The nozzle guide vane (NGV) is a critical component of a gas turbine system. Its function is to accelerate and guide/turn the flow coming from the combustor and direct it to the blade row as smoothly as possible (i.e. with minimal aerodynamic losses). Flow through the NGV is highly complex and includes a multitude of physical phenomenon including: transition, separation, compressibility, mixing, unsteadiness, and heat transfer. Nozzle guide vanes are stationary blade rows that are exposed to the hottest gas temperatures from the combustor, which requires that it be aggressive cooled. The coolant interacts with the main flow and induces further aerodynamic losses in the stage.
Hub Flow Interaction on Film Cooled Nozzle Guide Vane in Transonic Annular Cascade
This research attempts to answer the question: where does the hub coolant flow go in a real-world Siemens industrial gas turbine vane? Using CO2 as coolant and gas analysis we are able to measure concentrations of CO2 downstream of the vane and gain an understanding of where the coolant ends up. Does it stay near the endwall as intended or does it get carried away by the passage vortex leaving the endwall unprotected?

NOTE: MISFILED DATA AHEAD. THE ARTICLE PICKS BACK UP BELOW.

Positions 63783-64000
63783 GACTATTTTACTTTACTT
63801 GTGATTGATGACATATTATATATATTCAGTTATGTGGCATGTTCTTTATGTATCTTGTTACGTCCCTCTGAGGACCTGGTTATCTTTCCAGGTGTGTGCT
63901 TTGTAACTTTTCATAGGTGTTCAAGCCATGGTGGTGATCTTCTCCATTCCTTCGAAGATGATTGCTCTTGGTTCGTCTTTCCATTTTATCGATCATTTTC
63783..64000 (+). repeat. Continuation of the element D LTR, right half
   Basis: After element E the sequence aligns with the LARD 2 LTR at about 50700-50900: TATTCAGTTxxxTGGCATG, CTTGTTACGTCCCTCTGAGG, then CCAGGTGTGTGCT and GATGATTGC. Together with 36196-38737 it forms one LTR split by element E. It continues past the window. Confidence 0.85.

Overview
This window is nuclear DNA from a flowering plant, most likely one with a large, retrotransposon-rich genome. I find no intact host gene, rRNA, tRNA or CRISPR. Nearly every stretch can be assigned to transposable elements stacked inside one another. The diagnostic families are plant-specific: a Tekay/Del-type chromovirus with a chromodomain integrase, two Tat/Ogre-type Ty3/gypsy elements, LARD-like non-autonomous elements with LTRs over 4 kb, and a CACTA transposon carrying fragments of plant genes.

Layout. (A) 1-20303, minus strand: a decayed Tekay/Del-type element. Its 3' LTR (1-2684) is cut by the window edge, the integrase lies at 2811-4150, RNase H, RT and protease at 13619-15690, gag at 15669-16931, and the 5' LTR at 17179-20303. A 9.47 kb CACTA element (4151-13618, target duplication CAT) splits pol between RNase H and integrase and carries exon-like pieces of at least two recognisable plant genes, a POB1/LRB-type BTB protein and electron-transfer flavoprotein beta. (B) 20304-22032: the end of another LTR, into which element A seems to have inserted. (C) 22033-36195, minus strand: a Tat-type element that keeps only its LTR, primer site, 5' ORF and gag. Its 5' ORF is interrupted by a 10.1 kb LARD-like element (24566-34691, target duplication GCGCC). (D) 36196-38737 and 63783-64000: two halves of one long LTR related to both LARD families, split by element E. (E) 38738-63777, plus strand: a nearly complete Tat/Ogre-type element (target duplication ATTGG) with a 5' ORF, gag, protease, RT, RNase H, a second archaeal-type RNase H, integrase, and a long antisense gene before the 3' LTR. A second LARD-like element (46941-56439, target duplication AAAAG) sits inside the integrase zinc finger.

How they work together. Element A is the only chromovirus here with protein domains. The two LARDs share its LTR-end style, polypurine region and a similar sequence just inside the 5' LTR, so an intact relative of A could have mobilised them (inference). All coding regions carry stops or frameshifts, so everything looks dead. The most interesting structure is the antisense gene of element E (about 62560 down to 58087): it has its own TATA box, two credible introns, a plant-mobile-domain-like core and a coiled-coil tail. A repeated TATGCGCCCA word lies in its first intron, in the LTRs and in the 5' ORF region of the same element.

CFD Modeling of Heat Transfer on Surface of Uncooled/Cooled Nozzle Guide Vane
Numerical analysis was performed for the heat transfer over the surface of nozzle guide vane under the condition of reduced vane count using three dimensional computational fluid dynamics (CFD). Reducing vane count increases power to weight ratio but does the NGV remain effective in guiding the flow?
Effect of Coolant Injection Angle on Nozzle Endwall Film Cooling in Linear Cascade
Though the research is abundant on effect of injection angle on film cooling, there are few studies that look at the influence on real engine geometry particularly with a contoured endwall which heavily influences the path of not only the mainstream but the coolant. This work uses experimental and computational models to understand this effect.